Married with one son
Interests: trade, public service
When Oleksandr Feldman isn’t watching his money grow, he monitors the Internet for xenophobic, anti-Semitic and violent content.
The president of the Jewish Committee of Ukraine co-founded the Institute of Human Rights and the Prevention of Extremism and Xenophobia with Amanda Paul, an analyst from Brussels-based European Policy Center.
He’s also the founder of AVEK group, which unites around 50 companies, many of which are in his native Kharkiv.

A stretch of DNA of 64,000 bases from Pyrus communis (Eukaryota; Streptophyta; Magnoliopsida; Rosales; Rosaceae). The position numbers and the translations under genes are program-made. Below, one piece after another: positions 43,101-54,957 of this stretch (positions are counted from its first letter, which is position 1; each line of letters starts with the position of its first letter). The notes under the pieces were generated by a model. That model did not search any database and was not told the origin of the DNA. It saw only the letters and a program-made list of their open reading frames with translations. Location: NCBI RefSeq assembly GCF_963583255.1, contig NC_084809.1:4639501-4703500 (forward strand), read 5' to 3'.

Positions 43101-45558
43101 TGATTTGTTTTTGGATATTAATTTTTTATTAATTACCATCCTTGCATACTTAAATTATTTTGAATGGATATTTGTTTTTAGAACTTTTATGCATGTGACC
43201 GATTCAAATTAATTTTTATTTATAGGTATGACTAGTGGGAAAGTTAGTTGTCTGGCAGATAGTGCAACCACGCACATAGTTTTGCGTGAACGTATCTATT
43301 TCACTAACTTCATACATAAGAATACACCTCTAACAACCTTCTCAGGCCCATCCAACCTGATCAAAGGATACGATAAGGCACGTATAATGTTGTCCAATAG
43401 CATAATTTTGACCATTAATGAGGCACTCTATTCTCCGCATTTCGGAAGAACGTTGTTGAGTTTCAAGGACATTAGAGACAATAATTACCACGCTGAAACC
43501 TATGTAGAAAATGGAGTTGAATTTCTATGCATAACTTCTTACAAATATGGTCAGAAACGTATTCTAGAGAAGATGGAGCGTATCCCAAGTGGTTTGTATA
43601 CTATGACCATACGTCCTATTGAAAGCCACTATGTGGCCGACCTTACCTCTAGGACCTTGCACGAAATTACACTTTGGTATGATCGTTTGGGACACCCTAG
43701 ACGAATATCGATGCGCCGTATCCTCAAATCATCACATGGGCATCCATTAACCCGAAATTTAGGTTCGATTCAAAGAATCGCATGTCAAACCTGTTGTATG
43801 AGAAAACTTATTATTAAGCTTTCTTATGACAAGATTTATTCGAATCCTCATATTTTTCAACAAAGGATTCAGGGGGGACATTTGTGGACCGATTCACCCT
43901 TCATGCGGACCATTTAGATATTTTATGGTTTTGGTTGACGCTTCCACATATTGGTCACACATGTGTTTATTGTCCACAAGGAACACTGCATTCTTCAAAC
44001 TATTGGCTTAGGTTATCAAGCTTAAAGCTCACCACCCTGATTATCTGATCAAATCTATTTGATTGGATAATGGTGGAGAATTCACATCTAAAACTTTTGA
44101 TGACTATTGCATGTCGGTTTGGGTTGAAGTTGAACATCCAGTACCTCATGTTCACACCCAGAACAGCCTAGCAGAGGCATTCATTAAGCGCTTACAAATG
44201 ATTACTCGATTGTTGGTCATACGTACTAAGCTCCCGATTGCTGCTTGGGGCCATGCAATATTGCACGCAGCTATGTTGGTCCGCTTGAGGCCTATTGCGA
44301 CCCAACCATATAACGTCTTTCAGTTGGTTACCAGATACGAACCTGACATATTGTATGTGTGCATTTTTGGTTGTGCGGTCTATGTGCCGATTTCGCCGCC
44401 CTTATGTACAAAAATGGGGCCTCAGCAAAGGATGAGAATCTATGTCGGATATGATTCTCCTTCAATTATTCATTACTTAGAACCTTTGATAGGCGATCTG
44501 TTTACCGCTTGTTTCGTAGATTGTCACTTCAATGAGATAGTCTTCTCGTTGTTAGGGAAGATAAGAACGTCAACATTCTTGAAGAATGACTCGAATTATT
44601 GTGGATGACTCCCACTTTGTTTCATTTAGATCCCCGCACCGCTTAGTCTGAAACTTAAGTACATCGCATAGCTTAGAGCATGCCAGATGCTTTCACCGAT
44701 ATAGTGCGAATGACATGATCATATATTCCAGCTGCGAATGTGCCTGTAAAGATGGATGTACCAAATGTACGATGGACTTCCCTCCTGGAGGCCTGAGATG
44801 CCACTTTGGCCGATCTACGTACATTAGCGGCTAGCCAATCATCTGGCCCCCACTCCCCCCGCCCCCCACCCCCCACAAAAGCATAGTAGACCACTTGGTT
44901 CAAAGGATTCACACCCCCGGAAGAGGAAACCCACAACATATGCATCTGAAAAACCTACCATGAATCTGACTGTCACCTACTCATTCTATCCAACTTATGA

The concern manages the legendary Barabashovo market there, a sprawling wholesale and retail market equal to 150 football fields.
Its 70,000 traders generate annual revenues of almost $2.5 billion (Hr 20 billion).
Somehow he finds time to work as a member of parliament and has reportedly hired a public relations firm to spiff up President Viktor Yanukovych’s image in Brussels.
Feldman was on Yanukovych’s side when he was ousted from power in the 2004 Orange Revolution, but then switched his allegiance to Yanukovych’s nemesis, former Prime Minister Yulia Tymoshenko.
With Yanukovych back in power, Feldman today calls himself “independent.” He also penned an op-ed in the Kyiv Post on Nov. 4, strongly defending Yanukovych and his government’s policies.